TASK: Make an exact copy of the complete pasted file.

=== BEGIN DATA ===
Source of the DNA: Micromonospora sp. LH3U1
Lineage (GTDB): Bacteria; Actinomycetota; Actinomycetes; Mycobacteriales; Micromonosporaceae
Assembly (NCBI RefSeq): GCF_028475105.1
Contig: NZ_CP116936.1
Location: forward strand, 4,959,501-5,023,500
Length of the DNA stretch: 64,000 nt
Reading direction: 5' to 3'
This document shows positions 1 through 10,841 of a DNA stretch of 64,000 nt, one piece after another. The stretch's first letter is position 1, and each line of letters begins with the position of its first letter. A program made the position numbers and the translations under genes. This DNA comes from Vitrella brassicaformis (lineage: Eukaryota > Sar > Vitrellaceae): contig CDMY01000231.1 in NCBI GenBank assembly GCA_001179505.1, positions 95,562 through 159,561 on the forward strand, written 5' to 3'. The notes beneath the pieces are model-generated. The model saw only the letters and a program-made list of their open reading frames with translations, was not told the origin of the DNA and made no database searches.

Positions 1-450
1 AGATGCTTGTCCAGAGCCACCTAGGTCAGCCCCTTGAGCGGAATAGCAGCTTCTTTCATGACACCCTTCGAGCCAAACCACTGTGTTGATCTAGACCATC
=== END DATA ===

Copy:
Source of the DNA: Micromonospora sp. LH3U1
Lineage (GTDB): Bacteria; Actinomycetota; Actinomycetes; Mycobacteriales; Micromonosporaceae
Assembly (NCBI RefSeq): GCF_028475105.1
Contig: NZ_CP116936.1
Location: forward strand, 4,959,501-5,023,500
Length of the DNA stretch: 64,000 nt
Reading direction: 5' to 3'
This document shows positions 1 through 10,841 of a DNA stretch of 64,000 nt, one piece after another. The stretch's first letter is position 1, and each line of letters begins with the position of its first letter. A program made the position numbers and the translations under genes. This DNA comes from Vitrella brassicaformis (lineage: Eukaryota > Sar > Vitrellaceae): contig CDMY01000231.1 in NCBI GenBank assembly GCA_001179505.1, positions 95,562 through 159,561 on the forward strand, written 5' to 3'. The notes beneath the pieces are model-generated. The model saw only the letters and a program-made list of their open reading frames with translations, was not told the origin of the DNA and made no database searches.

Positions 1-450
1 AGATGCTTGTCCAGAGCCACCTAGGTCAGCCCCTTGAGCGGAATAGCAGCTTCTTTCATGACACCCTTCGAGCCAAACCACTGTGTTGATCTAGACCATC